Nearly four in ten people in full-time employment would like the opportunity to work flexibly, according to new research.
A study by recruitment firm Timewise found that 42 per cent of people would be keen to work in this way right now, while a further 70 per cent revealed they would be open to the idea in the future.
The research, entitled 'A flexible future for Britain', involved a nationally representative survey of 1,161 workers and 500 managers. It urged employers to advertise new jobs as being 'flexible', with just 25 per cent of vacancies advertised in the last 12 months explicitly stating that there was a flexible component involved.
Indeed, the study suggested that would-be flexible workers face looking for work in a "hidden market", highlighting the perceived reluctance of senior staff to openly discuss alternative working arrangements.
Despite misgivings about working on a flexible basis, many workers may find their superiors more receptive to the idea than they first thought.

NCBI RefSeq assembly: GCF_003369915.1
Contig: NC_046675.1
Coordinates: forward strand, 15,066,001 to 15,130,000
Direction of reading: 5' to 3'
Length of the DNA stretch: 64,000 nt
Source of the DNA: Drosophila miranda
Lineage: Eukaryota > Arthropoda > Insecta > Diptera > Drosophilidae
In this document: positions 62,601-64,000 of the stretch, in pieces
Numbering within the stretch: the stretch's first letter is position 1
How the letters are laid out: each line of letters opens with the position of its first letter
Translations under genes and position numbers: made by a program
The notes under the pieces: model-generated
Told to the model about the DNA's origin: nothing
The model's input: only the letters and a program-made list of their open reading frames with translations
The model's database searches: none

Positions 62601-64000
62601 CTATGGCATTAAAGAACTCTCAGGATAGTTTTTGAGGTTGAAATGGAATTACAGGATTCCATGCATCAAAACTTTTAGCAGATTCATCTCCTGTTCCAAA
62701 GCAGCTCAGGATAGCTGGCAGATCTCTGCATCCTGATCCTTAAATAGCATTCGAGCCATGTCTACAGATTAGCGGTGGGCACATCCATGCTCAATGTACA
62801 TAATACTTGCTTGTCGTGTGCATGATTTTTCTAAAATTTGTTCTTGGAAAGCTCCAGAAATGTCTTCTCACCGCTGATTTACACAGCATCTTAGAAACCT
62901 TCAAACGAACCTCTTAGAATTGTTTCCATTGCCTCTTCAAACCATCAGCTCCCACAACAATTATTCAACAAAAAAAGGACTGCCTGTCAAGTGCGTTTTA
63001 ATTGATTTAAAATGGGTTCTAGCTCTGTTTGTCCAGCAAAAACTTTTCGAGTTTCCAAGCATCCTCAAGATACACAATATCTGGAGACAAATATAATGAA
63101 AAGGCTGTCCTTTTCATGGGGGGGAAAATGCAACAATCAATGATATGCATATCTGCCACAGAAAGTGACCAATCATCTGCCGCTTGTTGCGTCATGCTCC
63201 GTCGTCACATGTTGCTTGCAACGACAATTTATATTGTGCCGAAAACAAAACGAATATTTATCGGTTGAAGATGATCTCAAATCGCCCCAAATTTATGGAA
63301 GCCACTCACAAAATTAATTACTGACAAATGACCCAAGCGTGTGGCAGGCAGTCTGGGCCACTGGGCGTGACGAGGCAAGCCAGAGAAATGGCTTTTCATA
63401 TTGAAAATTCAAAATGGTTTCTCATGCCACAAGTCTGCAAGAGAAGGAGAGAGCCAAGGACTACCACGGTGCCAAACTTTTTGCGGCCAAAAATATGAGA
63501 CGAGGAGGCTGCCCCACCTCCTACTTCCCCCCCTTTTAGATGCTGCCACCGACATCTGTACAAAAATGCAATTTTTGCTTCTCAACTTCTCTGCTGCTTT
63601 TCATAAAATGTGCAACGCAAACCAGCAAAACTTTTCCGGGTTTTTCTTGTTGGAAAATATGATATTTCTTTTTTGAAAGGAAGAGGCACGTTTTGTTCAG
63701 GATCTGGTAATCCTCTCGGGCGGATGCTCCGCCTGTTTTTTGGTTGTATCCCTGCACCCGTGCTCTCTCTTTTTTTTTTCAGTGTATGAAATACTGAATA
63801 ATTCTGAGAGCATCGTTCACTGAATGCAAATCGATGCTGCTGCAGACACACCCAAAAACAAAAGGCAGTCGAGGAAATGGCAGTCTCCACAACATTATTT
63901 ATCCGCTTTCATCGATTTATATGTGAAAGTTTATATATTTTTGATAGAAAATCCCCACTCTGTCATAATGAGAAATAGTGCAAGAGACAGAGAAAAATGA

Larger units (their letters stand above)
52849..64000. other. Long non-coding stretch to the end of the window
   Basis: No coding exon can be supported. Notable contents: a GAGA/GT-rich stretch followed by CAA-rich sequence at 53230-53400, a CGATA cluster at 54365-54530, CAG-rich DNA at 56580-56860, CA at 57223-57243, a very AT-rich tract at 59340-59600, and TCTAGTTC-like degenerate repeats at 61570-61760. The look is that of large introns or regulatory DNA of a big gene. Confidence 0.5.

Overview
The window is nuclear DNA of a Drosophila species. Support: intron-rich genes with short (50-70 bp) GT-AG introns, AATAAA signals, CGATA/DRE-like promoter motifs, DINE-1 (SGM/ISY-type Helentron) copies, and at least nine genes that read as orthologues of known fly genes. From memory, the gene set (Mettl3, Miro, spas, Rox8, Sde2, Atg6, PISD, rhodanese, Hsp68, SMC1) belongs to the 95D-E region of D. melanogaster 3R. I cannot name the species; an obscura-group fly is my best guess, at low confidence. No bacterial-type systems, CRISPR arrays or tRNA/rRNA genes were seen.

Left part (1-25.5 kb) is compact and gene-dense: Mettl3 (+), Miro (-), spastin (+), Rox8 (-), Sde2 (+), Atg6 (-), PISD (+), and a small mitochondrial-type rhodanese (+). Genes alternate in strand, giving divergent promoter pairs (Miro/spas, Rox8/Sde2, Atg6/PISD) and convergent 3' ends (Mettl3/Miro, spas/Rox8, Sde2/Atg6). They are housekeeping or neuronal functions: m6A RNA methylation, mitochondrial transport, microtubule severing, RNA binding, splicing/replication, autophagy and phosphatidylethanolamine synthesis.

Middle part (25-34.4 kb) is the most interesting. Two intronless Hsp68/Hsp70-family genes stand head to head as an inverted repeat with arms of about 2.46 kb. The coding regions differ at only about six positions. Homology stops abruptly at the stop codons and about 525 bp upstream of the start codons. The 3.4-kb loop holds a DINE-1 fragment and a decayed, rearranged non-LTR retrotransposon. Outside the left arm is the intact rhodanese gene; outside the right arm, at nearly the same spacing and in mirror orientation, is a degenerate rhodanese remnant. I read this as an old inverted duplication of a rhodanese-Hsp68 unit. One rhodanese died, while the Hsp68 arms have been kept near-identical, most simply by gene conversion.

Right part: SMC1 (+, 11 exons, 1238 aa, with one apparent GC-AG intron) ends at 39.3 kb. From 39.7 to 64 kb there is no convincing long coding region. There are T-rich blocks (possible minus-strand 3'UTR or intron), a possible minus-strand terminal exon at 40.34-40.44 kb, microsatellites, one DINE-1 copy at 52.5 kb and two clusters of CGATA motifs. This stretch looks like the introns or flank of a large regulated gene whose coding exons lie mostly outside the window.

More than 91 per cent of managers surveyed said they would be willing to discuss flexible working options with potential recruits.
Lynn Rattigan, deputy chief operating officer in the UK and Ireland at Ernst and Young, said that for many businesses, the problem is one of culture, arguing that many struggle to separate the idea of flexible working from notions of laziness.
"Cultural change inevitably takes time but the more role models we have, the easier it will become to unlock opportunities for both the talented people who need to work differently and the employers who would benefit from their skills," Ms Rattigan went on to add.
Karen Mattison, co-founder of Timewise, echoed these sentiments, going on to say that employers need to move with the times, which is crucial given the competition to recruit the best talent.
At the end of June, new rules are set to come into force which extend an employee's rights to request flexible working arrangements. At present, bosses must seriously consider requests from those with children under 16, those with a child under 18 with learning difficulties and those with a dependent adult.
The new rules will extend this to those with more than 26 weeks service with a firm.